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A kid who barely communicated with anyone leads his school to sports victory.

Being part of a team helped this middle-school student thrive in a big way.

A kid who barely communicated with anyone leads his school to sports victory.
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Lots of parents get emotional when they see their kids playing sports. This mom is no different. But her son's story is.

As reported by Fox 46 Charlotte, just a few months ago, Tequila Coulter was the only one who her 13-year-old son JaQuise would fully communicate with.



"Quise," as he's affectionately called, has autism. And despite being a good student, a trumpet player in the band, and an usher at church, he was very shy and quiet.

So when he decided to try out for the competitive Knights basketball team at Charlotte, North Carolina's Grier Middle School, his mom was all for it.

"Coach Hunter made sure that he tried out. He did not just get put on the team because of his special needs. He actually tried out and worked hard, and for that I'm so proud of him."
— Tequila Coulter

Yes, Quise made the team. And that was just the beginning.

With the support of his family, teammates, and head coach Marquise Hunter, Quise quickly gained confidence and became an integral part of the team.

"As the season progressed, he definitely started to feel his self, like he definitely started to, you know, get some swagger to him."
— Marquise Hunter, Knights head coach

Here are Quise and his teammates dancing up a storm to get pumped up for the game:

It was that kind of teamwork, sportsmanship, and camaraderie that led them to the middle-school championship for the the third year in a row.

The once quiet, shy seventh-grader helped lead his team to victory.

Quise isn't just a victor on the basketball court. He's a winner all around. And his mom couldn't be prouder. She says confidently: "Just because he has a disability doesn't mean that he can't do things that he wants to do. He's a normal child, has normal dreams, and he's gonna do it."

To see JaQuise in action during the Knight's final game, check this out:

Photo by Louis Hansel on Unsplash
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This story was originally shared on Capital One.

Inside the walls of her kitchen at her childhood home in Guatemala, Evelyn Klohr, the founder of a Washington, D.C.-area bakery called Kakeshionista, was taught a lesson that remains central to her business operations today.

"Baking cakes gave me the confidence to believe in my own brand and now I put my heart into giving my customers something they'll enjoy eating," Klohr said.

While driven to launch her own baking business, pursuing a dream in the culinary arts was economically challenging for Klohr. In the United States, culinary schools can open doors to future careers, but the cost of entry can be upwards of $36,000 a year.

Through a friend, Klohr learned about La Cocina VA, a nonprofit dedicated to providing job training and entrepreneurship development services at a training facility in the Washington, D.C-area.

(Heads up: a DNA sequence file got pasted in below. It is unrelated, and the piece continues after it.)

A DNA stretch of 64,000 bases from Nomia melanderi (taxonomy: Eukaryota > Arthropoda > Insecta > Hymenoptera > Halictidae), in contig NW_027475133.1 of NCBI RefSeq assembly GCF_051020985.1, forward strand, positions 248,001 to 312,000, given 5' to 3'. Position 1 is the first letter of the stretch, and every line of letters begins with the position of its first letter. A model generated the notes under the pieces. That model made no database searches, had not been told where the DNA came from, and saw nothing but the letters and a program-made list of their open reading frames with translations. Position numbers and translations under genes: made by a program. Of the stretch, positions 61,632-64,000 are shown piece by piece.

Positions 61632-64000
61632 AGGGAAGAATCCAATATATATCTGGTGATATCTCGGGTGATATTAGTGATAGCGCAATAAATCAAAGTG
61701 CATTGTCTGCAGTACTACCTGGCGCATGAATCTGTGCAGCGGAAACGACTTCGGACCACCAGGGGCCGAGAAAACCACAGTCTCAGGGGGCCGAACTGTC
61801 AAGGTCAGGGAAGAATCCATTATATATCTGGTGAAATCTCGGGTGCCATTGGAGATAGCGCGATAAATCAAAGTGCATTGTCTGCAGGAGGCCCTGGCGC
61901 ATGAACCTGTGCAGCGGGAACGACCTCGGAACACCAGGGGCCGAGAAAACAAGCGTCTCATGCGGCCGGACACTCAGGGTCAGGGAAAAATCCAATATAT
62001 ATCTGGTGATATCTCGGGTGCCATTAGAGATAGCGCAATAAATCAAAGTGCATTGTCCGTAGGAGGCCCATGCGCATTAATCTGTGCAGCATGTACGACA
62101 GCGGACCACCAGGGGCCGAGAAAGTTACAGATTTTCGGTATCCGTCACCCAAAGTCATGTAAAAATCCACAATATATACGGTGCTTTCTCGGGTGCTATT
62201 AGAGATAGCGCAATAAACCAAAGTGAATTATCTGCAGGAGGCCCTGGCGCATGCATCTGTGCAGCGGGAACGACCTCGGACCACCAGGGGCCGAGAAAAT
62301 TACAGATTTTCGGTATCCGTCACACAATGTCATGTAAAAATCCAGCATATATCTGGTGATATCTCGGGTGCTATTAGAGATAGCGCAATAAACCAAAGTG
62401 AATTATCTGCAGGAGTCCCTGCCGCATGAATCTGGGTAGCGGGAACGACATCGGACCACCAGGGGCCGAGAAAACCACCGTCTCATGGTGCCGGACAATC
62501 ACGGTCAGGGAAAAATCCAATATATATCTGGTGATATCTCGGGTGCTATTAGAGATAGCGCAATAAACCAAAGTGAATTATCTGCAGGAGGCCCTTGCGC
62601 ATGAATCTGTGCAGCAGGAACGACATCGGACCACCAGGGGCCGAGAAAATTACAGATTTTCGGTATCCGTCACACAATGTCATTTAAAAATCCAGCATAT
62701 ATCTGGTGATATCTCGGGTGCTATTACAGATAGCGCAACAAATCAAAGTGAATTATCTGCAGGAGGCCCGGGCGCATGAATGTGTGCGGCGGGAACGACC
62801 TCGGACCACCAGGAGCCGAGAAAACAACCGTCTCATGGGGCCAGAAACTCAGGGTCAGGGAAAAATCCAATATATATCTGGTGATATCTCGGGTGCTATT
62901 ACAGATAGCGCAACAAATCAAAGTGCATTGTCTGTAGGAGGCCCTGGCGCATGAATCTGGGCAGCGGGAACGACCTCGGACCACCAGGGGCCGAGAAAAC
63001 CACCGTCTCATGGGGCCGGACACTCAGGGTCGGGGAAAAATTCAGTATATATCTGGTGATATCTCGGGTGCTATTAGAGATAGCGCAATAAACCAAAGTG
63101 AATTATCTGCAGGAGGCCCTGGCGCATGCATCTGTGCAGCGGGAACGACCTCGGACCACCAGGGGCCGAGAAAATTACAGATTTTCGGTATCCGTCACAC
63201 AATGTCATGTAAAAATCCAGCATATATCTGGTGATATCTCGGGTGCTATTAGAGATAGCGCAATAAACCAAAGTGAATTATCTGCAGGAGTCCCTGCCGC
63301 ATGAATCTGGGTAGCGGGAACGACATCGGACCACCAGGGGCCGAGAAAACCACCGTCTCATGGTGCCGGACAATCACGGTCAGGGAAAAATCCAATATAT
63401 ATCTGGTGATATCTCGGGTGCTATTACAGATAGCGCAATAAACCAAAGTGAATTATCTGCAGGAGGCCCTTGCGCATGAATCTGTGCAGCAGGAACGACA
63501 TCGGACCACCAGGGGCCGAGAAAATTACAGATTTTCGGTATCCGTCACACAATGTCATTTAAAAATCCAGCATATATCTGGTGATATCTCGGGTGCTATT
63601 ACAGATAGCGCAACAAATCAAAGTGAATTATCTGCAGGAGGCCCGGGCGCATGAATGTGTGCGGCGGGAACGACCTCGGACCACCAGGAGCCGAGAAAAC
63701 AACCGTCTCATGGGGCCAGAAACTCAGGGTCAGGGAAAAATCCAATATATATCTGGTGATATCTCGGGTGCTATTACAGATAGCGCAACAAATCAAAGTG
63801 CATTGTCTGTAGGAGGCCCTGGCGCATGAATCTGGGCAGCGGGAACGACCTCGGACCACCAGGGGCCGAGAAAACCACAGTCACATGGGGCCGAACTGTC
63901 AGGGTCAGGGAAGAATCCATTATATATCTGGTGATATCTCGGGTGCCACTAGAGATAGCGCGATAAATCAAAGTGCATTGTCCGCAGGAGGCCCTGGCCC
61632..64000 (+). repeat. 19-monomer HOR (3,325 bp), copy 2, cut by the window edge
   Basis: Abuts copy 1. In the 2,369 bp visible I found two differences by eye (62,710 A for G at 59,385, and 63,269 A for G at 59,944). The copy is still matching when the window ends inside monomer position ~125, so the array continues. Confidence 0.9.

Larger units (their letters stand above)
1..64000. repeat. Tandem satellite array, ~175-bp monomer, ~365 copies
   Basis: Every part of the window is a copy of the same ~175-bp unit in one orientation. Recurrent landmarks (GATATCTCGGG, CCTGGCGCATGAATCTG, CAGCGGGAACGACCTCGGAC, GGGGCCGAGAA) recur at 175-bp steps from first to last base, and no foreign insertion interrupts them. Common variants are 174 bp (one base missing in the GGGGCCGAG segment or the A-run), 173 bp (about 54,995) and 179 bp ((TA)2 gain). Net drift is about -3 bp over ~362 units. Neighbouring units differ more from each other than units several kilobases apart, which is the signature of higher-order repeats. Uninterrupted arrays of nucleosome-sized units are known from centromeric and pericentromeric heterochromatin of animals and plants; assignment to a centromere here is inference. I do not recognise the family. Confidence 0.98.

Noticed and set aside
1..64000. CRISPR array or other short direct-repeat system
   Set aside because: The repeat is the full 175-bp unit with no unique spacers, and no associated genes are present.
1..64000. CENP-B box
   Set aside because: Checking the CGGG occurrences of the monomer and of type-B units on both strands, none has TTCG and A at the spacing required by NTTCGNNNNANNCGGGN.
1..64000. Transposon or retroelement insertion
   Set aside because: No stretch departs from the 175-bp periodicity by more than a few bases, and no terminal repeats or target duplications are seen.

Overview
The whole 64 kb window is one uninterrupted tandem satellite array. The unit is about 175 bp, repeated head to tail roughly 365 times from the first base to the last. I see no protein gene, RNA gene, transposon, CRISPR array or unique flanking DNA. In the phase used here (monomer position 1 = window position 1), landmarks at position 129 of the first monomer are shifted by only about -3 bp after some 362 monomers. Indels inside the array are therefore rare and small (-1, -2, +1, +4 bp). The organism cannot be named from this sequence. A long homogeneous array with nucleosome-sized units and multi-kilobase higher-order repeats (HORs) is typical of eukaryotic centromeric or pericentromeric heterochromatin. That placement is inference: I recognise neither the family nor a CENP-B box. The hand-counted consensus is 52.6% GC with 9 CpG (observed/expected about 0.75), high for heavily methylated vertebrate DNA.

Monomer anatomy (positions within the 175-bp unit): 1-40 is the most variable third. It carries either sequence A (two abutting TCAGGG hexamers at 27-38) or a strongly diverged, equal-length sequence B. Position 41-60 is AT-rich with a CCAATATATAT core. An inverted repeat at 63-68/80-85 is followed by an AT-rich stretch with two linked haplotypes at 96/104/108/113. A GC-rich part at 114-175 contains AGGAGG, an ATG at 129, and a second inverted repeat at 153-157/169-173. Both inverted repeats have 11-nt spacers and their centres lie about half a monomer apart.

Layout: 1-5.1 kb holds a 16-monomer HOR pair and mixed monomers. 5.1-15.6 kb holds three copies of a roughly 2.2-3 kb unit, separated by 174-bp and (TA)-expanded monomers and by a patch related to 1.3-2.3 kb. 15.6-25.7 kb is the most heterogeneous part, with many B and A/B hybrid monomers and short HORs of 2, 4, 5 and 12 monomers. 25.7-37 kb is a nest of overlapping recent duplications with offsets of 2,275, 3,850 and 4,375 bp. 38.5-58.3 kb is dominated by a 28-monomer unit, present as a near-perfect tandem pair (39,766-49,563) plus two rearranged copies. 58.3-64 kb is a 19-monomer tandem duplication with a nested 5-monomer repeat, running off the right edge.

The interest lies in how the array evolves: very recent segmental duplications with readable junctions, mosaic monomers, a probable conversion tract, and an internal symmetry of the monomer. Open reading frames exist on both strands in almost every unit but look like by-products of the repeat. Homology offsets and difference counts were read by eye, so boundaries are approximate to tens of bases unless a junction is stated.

La Cocina VA's, which translates to "the kitchen" in Spanish, offers its Bilingual Culinary Training program to prepare low-and moderate-income individuals from diverse backgrounds to launch careers in the food industry.

That program gave Klohr the ability to fully immerse herself in the baking industry within a professional kitchen facility and receive training in an array of subjects including culinary skills, food safety, career development and English language classes.

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Image is a representation of the grandfather, not the anonymous subject of the story.

Eight years a go, a grandfather in Michigan wrote a powerful letter to his daughter after she kicked out her son out of the house for being gay. It's so perfectly written that it crops up on social media every so often.

The letter is beautiful because it's written by a man who may not be with the times, but his heart is in the right place.

It first appeared on the Facebook page FCKH8 and a representative told Gawker that the letter was given to them by Chad, the 16-year-old boy referenced in the letter.

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When a pet is admitted to a shelter it can be a traumatizing experience. Many are afraid of their new surroundings and are far from comfortable showing off their unique personalities. The problem is that's when many of them have their photos taken to appear in online searches.

Chewy, the pet retailer who has dedicated themselves to supporting shelters and rescues throughout the country, recognized the important work of a couple in Tampa, FL who have been taking professional photos of shelter pets to help get them adopted.

"If it's a photo of a scared animal, most people, subconsciously or even consciously, are going to skip over it," pet photographer Adam Goldberg says. "They can't visualize that dog in their home."

Adam realized the importance of quality shelter photos while working as a social media specialist for the Humane Society of Broward County in Fort Lauderdale, Florida.

"The photos were taken top-down so you couldn't see the size of the pet, and the flash would create these red eyes," he recalls. "Sometimes [volunteers] would shoot the photos through the chain-link fences."

That's why Adam and his wife, Mary, have spent much of their free time over the past five years photographing over 1,200 shelter animals to show off their unique personalities to potential adoptive families. The Goldbergs' wonderful work was recently profiled by Chewy in the video above entitled, "A Day in the Life of a Shelter Pet Photographer."